Ethical considerations with antique swords, part 1: sparring

An 1885 pattern British cavalry sabre, from the Triquetra Collection.

This article was originally posted on Encased in Steel on 29th January 2016. It has been modified a little for reposting here.

This is going to be a short article, presenting an ethical consideration. Some HEMA groups who study sabre have collected antique sabres, filed them down and blunted them for safety, and then have used these antiques for their training and sparring activities. Perhaps this was more common a decade ago than it is now, but every so often I come across references to the idea when people are discussing where to buy a good training sabre.

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Preservation, cleaning, and restoration of blades – historical and otherwise

Albion Talhoffer
Albion Talhoffer in a DOHEMA sheath. Photo by Keith Farrell, 2017.

This is a guest article by Adam Severa. Originally, Adam posted this to Facebook, and I asked if I could host it on my blog to help preserve the article for posterity and for more easy reference and access in the future. He kindly agreed, and gave the article a little editing before sending it over to me for hosting on the blog.

I’m going to preface this article with a disclaimer: I’ve restored and repaired a fair number of vintage and modern knives and blades over the years, but I make no claims to be a restoration professional by any means. What follows is based upon my personal experiences and observations – you should always consult an actual professional if there is a chance your blade has historical or personal significance.

Now that that’s out of the way, chances are you have a blade in front of you. Maybe it’s a sword, feder, knife, or some other previously pristine sharp object that isn’t so pristine anymore. You want to do something with it, but you’re not sure what. The purpose of this article is to explain what comes next and the differences between preservation, cleaning and restoration.

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Review of the Carnage Claymores “technical” sabre

Carnage Claymores “technical” sabres. Image from the Carnage Claymores page on Facebook.

Carnage Claymores is a relatively new smithy that has opened in Scotland recently, with a focus on making Scottish swords for the HEMA community. Thomas McConnell is the smith behind the company; he is also the instructor at the Highland Broadsword Fencing Angus club, and he participates in and teaches at events across the UK.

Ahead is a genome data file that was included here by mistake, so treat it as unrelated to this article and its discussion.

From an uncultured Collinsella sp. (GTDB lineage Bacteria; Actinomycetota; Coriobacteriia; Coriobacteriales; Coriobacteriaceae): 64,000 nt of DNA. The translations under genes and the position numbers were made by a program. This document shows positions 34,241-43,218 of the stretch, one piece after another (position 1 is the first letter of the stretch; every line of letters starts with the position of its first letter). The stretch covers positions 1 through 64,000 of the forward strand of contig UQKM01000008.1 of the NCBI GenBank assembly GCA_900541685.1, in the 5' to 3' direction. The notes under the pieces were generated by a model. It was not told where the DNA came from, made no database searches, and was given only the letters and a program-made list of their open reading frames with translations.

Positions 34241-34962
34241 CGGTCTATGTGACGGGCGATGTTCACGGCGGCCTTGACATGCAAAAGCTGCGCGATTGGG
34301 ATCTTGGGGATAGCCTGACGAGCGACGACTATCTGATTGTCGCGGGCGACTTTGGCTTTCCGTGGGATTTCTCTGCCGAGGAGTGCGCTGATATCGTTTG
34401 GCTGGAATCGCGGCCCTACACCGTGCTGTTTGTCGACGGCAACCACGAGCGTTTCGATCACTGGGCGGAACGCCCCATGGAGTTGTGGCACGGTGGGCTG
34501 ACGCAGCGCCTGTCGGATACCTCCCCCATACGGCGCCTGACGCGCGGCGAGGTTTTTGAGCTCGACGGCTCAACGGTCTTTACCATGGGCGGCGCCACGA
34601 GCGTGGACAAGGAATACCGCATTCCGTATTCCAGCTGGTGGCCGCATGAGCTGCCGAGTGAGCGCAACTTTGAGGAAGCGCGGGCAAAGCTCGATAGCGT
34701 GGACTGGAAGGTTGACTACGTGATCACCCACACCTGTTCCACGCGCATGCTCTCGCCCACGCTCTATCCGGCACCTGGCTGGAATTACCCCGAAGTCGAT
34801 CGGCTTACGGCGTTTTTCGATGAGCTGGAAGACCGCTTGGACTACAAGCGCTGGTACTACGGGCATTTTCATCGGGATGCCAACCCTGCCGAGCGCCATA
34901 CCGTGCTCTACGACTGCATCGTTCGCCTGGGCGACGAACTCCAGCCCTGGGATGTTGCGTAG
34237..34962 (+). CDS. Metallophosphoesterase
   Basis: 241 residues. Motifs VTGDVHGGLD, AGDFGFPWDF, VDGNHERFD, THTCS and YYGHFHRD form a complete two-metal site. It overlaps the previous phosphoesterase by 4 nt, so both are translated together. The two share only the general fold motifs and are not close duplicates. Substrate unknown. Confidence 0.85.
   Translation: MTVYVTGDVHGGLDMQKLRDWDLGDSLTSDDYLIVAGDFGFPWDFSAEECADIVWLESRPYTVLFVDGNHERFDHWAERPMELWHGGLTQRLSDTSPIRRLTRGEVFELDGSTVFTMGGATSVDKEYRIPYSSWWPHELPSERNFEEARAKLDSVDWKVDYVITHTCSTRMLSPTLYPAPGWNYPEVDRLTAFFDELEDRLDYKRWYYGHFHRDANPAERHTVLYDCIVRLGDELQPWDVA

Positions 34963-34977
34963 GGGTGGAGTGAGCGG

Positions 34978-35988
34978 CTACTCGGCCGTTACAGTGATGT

This sword is the “technical” sabre model that is intended for relatively light, gentle practice with a focus on technical work. It is not intended or designed for full-contact, high-intensity sparring, so the maker cannot provide any guarantee of its durability if it is used for an inappropriate intensity of sparring.

I feel that it is good to have this kind of division between sword types. Various makers offer “light” and “heavy” blades, or “soft” and “hard” blades, or “flexible” and “stiff” blades for different intensities of training and sparring, so it is a tried-and-tested idea used by several well-known HEMA smiths. It means that when you order and receive your sword, you know exactly what kind of training is appropriate and inappropriate, and you can use the right kind of sword for any given activity. Obviously taking a light blade into a competition could result in a broken blade, and using a painfully stiff blade for regular training is just not very friendly towards your training partners.

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What is survivor bias?

An antique broadsword from the Kelvingrove Museum, with accession number A.1954.118. The image is from the Glasgow Museums website.

What is “survivor bias”, and why is it important in the study of historical artefacts?

When historical items of any sort are preserved in a collection of any kind, they can give us information about the time period from which they originated. They can tell us more about that kind of item, or the kind of people who would make it or who would use it. Such artefacts are an important element in the study of history.

However, items often end up in a collection for a particular reasons; collectors rarely buy just anything and everything. Therefore, sometimes the items in collections only tell part of the story, or may even give us details that are not representative of the typical example from history.

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Review of the DOHEMA sword sheath

Albion Talhoffer
Albion Talhoffer in a DOHEMA sheath. Photo by Keith Farrell, 2017.

I was recently given a DOHEMA sword sheath as a gift. The item was not given to me for reviewing, but I would like to take this opportunity to share my thoughts about it.

The DOHEMA sheaths by Black Armoury are made from a modern synthetic material, they come in a functional matte black colour, and they work very well. A sheath is not a very complicated piece of equipment, and these do exactly what they are supposed to do!

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Safe training swords part 3: the schilt / ricasso

Sparring Gloves and an Albion Meyer
Sparring Gloves and an Albion Meyer. Photo by Keith Farrell, 2015.

This is the third part of a short series of articles on safety features on swords. The first part was concerned with “tipping solutions” for the point; the second part was concerned with measuring flexibility for the thrust; and this part is concerned with protecting the hands and fingers.

This article in the series is focused more on longswords, although it applies perfectly well to any training sword that does not have a complex hilt, such as messers or other medieval swords.

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